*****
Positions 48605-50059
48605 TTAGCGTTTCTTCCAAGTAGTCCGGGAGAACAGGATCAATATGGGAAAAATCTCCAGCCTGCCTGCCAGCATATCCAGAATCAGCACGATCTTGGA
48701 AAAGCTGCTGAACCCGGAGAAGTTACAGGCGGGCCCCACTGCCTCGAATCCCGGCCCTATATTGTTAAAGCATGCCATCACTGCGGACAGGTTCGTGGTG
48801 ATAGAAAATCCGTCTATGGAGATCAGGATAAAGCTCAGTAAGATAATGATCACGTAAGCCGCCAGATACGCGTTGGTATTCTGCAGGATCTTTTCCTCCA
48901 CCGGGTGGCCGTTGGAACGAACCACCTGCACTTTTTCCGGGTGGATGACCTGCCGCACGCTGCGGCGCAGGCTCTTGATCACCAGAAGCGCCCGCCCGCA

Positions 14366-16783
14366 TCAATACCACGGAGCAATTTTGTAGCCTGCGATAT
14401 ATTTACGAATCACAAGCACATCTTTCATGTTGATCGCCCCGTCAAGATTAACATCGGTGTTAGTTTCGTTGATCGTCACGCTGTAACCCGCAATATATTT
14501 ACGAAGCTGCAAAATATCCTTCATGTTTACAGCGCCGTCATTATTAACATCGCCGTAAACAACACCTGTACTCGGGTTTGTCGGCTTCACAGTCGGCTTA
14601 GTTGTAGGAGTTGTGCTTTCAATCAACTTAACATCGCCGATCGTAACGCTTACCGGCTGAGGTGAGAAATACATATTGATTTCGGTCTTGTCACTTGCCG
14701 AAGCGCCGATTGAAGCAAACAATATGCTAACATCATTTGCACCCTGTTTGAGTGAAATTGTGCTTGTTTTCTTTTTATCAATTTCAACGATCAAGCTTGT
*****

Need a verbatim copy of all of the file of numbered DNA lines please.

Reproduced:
Positions 48605-50059
48605 TTAGCGTTTCTTCCAAGTAGTCCGGGAGAACAGGATCAATATGGGAAAAATCTCCAGCCTGCCTGCCAGCATATCCAGAATCAGCACGATCTTGGA
48701 AAAGCTGCTGAACCCGGAGAAGTTACAGGCGGGCCCCACTGCCTCGAATCCCGGCCCTATATTGTTAAAGCATGCCATCACTGCGGACAGGTTCGTGGTG
48801 ATAGAAAATCCGTCTATGGAGATCAGGATAAAGCTCAGTAAGATAATGATCACGTAAGCCGCCAGATACGCGTTGGTATTCTGCAGGATCTTTTCCTCCA
48901 CCGGGTGGCCGTTGGAACGAACCACCTGCACTTTTTCCGGGTGGATGACCTGCCGCACGCTGCGGCGCAGGCTCTTGATCACCAGAAGCGCCCGCCCGCA

Positions 14366-16783
14366 TCAATACCACGGAGCAATTTTGTAGCCTGCGATAT
14401 ATTTACGAATCACAAGCACATCTTTCATGTTGATCGCCCCGTCAAGATTAACATCGGTGTTAGTTTCGTTGATCGTCACGCTGTAACCCGCAATATATTT
14501 ACGAAGCTGCAAAATATCCTTCATGTTTACAGCGCCGTCATTATTAACATCGCCGTAAACAACACCTGTACTCGGGTTTGTCGGCTTCACAGTCGGCTTA
14601 GTTGTAGGAGTTGTGCTTTCAATCAACTTAACATCGCCGATCGTAACGCTTACCGGCTGAGGTGAGAAATACATATTGATTTCGGTCTTGTCACTTGCCG
14701 AAGCGCCGATTGAAGCAAACAATATGCTAACATCATTTGCACCCTGTTTGAGTGAAATTGTGCTTGTTTTCTTTTTATCAATTTCAACGATCAAGCTTGT